Household Members: Name Age
Ann M. Garrity 7
Ann M. Garrity 10
Emma Garrity 51
Esther M. Garrity 29
Francis Garrity 28
Francis W. Garrity 4
William Garrity 2 (Billy)
In the 1881 Census William Garraty’s (Garrity in census)) Father Frank is listed as an “Engine Fitter” by trade.
You will notice that the census spellings of the time differ greatly. The sir names are often spelt differently and the reason for this can be explained here http://bit.ly/1GdWOFk
According to the 1891 census, William has one more younger brother, making him the middle child of five. They live at 5 Bridge (indecipherable) Road in Aston.
Billy had 7 siblings who were all listed on the 1901 Census whilst the family lived at No 19 Hall Rd, Saltley, Birmingham ironically maybe 50 mtrs from his final resting place 30 years later. The census shows Francis ( Father ) 48 Matilda ( Mother ) 47 Annie 27 Frank 24 William 22 Lily 20 George 18 Edith 15 Florence 13 Beatrice 9 Unfortunately for the family Matilda died later on in the year on 10/12/1901 aged 48 after a long illness (source Birmingham Daily Mail). Sometime after this date, Billy married Annie Shufflebotham on 4th April 1908 at St Nicholas Church in Kings Norton (registered in Kings Norton June 1908.) Address stated as 279 Franklin Road and vocation stated as professional footballer. Annie lived at 81 Ellesmere Road in Saltley.
According to the 1901 census, William, along with seven other footballers are visiting Blackpool and staying at the Station Hotel on Talbot Road, Blackpool.
His family home i listed at 19 Hall Road in Aston, where he is also stated as being a professional footballer on the census return. His father is now a railway engineer. Again his sir name is spelt differently on the census.
In the 1911 census, William is now married to Annie and has a daughter a daughter – Doris (Born 1910) who was apparently born upstairs in the Ye Olde Green Man in Bromford Lane in the Erdington area of Aston according to my Mother. Doris is listed on the census at 9 months old, along with William Age 32 Licensed Victualler, Annie 29 and Edith (Billy’s sister) listed as Barmaid Age 25.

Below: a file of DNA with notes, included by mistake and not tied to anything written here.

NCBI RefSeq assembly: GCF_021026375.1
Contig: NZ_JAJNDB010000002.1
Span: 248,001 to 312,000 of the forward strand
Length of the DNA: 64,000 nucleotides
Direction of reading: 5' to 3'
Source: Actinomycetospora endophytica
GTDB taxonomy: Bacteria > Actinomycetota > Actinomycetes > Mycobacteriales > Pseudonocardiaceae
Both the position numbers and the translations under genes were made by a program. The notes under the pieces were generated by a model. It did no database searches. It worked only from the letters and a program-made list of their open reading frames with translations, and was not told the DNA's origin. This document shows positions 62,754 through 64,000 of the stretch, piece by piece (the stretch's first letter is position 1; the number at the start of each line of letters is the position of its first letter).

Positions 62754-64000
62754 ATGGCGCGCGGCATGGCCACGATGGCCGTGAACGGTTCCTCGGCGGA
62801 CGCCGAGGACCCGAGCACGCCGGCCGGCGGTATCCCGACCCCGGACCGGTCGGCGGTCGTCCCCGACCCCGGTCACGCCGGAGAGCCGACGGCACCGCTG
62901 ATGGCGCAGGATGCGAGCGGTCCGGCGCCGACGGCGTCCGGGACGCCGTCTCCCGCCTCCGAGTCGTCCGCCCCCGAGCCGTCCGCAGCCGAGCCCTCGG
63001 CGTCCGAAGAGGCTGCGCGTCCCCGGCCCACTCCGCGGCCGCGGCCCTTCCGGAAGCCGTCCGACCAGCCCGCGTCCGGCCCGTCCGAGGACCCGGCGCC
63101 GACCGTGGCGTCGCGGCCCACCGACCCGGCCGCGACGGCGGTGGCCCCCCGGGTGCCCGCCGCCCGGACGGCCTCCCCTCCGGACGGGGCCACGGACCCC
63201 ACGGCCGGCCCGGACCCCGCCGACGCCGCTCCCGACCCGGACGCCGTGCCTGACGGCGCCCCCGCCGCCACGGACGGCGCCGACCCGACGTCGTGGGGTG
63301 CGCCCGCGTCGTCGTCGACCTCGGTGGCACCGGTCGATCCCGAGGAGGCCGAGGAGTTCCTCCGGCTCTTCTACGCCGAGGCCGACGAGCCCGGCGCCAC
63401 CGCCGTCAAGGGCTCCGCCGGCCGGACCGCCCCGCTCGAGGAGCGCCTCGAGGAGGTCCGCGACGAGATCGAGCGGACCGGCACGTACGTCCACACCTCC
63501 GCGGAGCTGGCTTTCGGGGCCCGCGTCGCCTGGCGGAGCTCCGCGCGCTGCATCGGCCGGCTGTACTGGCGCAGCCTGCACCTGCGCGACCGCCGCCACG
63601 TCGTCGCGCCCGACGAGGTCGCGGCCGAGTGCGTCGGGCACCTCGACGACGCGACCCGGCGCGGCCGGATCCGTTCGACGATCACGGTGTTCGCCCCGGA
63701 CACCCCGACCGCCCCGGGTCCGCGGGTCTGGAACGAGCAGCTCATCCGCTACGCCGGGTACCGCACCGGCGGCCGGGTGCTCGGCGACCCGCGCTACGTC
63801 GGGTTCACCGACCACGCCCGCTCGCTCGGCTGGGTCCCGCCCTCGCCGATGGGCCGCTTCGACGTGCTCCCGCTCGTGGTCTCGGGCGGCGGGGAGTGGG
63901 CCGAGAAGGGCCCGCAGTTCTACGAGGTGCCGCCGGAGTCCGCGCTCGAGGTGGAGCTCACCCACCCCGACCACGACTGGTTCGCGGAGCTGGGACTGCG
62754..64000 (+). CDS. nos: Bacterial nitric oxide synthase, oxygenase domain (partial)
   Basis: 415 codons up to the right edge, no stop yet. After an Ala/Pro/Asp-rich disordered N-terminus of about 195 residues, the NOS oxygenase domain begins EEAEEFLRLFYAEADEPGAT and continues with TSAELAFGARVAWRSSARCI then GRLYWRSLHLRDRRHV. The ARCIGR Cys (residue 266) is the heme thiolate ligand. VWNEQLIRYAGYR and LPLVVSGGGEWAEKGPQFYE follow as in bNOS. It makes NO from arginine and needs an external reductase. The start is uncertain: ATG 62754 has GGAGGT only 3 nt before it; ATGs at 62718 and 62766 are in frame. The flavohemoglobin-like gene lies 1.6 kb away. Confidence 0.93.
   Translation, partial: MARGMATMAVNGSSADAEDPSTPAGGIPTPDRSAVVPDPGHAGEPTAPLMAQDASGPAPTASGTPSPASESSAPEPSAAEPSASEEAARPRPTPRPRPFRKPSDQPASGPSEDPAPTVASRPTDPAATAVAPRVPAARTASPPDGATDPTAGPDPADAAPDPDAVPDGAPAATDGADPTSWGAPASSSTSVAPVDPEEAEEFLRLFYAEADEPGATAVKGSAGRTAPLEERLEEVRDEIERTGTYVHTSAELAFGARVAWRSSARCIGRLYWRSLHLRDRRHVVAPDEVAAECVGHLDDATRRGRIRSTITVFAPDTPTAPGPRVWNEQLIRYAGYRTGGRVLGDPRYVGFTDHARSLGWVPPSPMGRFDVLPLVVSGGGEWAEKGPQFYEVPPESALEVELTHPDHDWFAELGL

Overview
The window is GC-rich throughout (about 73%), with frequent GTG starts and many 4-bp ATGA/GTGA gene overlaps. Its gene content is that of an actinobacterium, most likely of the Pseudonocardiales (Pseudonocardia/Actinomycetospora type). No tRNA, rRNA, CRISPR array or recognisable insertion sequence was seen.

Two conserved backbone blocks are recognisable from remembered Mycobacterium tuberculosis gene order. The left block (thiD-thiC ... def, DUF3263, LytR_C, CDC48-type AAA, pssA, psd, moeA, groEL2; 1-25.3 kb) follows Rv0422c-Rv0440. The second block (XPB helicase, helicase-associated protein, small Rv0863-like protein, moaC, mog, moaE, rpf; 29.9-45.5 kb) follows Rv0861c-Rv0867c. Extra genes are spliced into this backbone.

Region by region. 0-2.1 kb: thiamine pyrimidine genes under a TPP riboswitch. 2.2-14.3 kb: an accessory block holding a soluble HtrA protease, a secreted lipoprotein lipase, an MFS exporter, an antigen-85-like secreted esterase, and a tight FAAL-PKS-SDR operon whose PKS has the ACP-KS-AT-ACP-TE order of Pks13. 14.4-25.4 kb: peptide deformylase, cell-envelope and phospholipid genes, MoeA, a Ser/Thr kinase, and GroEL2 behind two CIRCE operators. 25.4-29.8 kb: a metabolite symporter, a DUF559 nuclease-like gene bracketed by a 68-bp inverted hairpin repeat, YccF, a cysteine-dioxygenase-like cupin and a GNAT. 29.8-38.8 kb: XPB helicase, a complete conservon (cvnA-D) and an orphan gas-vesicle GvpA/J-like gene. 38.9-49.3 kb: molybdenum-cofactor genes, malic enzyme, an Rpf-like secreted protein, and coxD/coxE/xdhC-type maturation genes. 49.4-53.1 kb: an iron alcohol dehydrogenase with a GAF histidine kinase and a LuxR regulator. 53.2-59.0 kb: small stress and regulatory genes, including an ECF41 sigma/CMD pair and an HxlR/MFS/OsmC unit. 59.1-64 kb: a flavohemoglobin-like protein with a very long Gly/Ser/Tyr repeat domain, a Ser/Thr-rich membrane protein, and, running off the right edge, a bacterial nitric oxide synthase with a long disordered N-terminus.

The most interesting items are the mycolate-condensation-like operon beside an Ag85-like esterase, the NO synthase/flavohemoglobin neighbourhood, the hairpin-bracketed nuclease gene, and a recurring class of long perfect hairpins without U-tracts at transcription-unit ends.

Billy was now the Landlord of the “Old Green Man” public house see above which is apparently the oldest building still standing in Birmingham and is called the “Lad In The Lane” See http://en.wikipedia.org/wiki/Lad_in_the_Lane.
He was also registered to No 17 Alleyene Rd, Erdington, Birmingham in the 1912/13 Register of Electors.
Billy married Annie Shufflebotham on 4th April 1908 at St Nicholas Church in Kings Norton (registered in Kings Norton June 1908.)
Address stated as 279 Franklin Road and vocation stated as professional footballer. Annie lived at 81 Ellesmere Road in Saltley. At the time of the census Billy is a licensed victualler or pub landlord as it is know today see https://en.oxforddictionaries.com/definition/victualler
Billy Returned very briefly to Aston Villa as a trainer ( April – May 1913 ) and in April 1915 fell seriously ill with pneumonia
Billy had 8 children as follows: Muriel, Nelly, Doris, Gwen, Fred ( Jack to his family) Eileen (Lillian to the Family) Cecil and Eric. Misfortune struck when Billy’s wife died shortly after the birth of the youngest child. As a result my Grandmother Eileen (Lillian) lived at the Villa Tavern next to Villa Park with one Billy’s siblings she was apparently around 14 years of age when she arrived there.
At the time of his death Billy Garraty was living at 22 Brookhill Road, Alum Rock, Birmingham, which is still standing (photo coming soon). According to Midlands Electoral Records, William and Annie were living at 22 Brookhill Road in Erdington from at least 1920 until his death in 1931. He died at 77 Dudley Road, Birmingham aged 52 years 212 days (registered in Birmingham North june 1931) of Pneumonia.
Billy was buried in the family grave at St Saviour’s Church in Saltley, Birmingham which ironically looks over to 19 Hall Road, from the main entrance. Whilst carrying out extensive research into the location of the family grave I have established that it was totally destroyed by German bombers who were targeting the nearby Saltley rail sidings. As a result of perhaps a stray bomb, the Church graveyard was hit around 1940/41. I have arrived at this date as research shows that there were bombings in nearby Ash Road and two houses bombed which resulted in fatalities. 19/11/40 (no.153) and 10/4/41(no.53).
As a result of the direct hit, a massive crater was left embedded into the cemetery grounds (next to the vicarage) along with one of the large ornate stain glass windows being blown out.